2nd Week OT (F)
Fr. Philip Neri Powell, OP
St. Dominic Church, New Orleans
It seems that for the last 40 years or so Americans and especially Catholic Americans have had a Love-Hate relationship with the concept of authority. We love having authority on our side when we think we are right, and we hate having it oppose us when. . .well, when we think we are right. In other words, authority is vitally important to discovering and defending the truth so long as whoever wields that authority agrees with me. The bad news here is that this particular way of treating authority actually leaves those in authority without much real power to discover or defend much of anything at all. The good news is that the truth isn't touched one way or another by whether or not we choose to accept or reject it. The truth is the truth and always will be. The authority of, say, a president or a scientist or a pope cannot create truth out of nothing. At most, legitimate authority has the power to authenticate some expression of the truth, or to point out that we are giving credibility to a falsehood. This distinction—btw creating truth and merely certifying an expression of the truth—is essential to our progress in holiness b/c we need to know whether or not we are holding on to and following the authentic teachings of Christ. Teachings don't save us—Christ does that—but like the apostles we are sent out to tell the truth about Christ and his Good News.
To ensure that his authentic message is spread, Jesus calls The Twelve together and then sends them out with the authority to preach and teach the gospel. They are not given the freedom to invent a wholly new gospel, or to spin the Good News for easier consumption, or to blend Jesus' teachings with the more exotic and interesting bits from fairy tale and legend. As eyewitnesses to his public ministry and the direct beneficiaries of his personal instruction, The Twelve are sent out to preach and teach what Jesus himself preached and taught. And they do exactly that. We know that they did exactly that b/c to this day—2,000 years later—the Church still teaches and preaches the apostolic faith of The Twelve. Resting on the building blocks of the martyred apostles, the Church has authenticated again and again the truth of the Good News of Jesus Christ and will continue to do so until he returns. We're not bragging. That's not a boast. It's a promise from Christ himself, the wellspring of the Church's power to define and defend the truth of our Lord's message of God's mercy to sinners.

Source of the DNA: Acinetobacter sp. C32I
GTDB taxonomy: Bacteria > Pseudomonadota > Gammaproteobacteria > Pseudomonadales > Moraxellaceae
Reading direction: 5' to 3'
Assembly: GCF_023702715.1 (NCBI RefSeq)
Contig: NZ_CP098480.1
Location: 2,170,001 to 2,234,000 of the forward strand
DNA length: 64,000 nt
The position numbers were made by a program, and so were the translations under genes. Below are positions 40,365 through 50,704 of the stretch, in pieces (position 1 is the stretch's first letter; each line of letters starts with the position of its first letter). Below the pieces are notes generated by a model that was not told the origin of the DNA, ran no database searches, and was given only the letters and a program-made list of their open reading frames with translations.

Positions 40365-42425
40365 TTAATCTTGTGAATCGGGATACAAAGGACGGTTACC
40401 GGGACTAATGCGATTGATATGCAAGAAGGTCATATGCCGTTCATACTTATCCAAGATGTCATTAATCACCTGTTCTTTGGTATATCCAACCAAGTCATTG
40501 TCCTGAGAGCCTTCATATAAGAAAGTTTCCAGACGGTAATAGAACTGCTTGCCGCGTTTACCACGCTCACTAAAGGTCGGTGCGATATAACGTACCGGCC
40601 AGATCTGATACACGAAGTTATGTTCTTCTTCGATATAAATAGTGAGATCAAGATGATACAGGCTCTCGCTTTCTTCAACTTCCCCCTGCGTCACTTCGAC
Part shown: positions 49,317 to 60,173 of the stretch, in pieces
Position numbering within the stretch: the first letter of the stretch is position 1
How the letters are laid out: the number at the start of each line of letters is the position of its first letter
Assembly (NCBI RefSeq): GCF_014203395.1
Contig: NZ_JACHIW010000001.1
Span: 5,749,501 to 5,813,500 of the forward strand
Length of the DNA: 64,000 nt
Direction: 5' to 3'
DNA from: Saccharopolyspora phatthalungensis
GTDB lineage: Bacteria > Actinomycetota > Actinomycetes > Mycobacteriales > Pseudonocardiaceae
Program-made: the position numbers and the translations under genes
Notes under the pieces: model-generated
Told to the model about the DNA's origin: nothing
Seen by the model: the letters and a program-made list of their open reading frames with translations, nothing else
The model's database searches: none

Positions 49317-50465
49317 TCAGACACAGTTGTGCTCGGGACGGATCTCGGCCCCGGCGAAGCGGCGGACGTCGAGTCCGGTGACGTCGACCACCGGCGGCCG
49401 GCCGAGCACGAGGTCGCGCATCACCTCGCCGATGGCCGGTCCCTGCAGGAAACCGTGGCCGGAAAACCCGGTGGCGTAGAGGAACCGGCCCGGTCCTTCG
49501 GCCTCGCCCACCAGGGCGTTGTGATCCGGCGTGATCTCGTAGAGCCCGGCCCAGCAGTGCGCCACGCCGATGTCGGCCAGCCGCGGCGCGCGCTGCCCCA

Americans in general and Catholic Americans in particular have had a hard struggle these last few decades with the notion of authority. Our nation is rooted in rebellion against the alleged divine right of King George III to rule us as colonists. Since we declared our independence, we've been a tad shy of anyone claiming to hold authority over us as individuals or as a nation. But as Catholics we must be extraordinarily careful not to confuse the secular authority of the state (derived from the consent of the governed) with the authority of the Church (derived from Christ through his apostles). The truth of the Gospel is not subject to a referendum; we do not elect our bishops or pastors by popular vote; we cannot alter the apostolic faith b/c polls tell us to. This isn't a matter of ecclesial stubbornness or institutional authoritarianism. There is a Way, a Truth, and a Life beyond the grubby politics of the human passions and that way/truth/life is Christ Jesus—the way, truth, and life given to the apostles by Christ and given to us by them in turn. The Way is straight and narrow. The Truth never changes. And the Life we reap is eternal.
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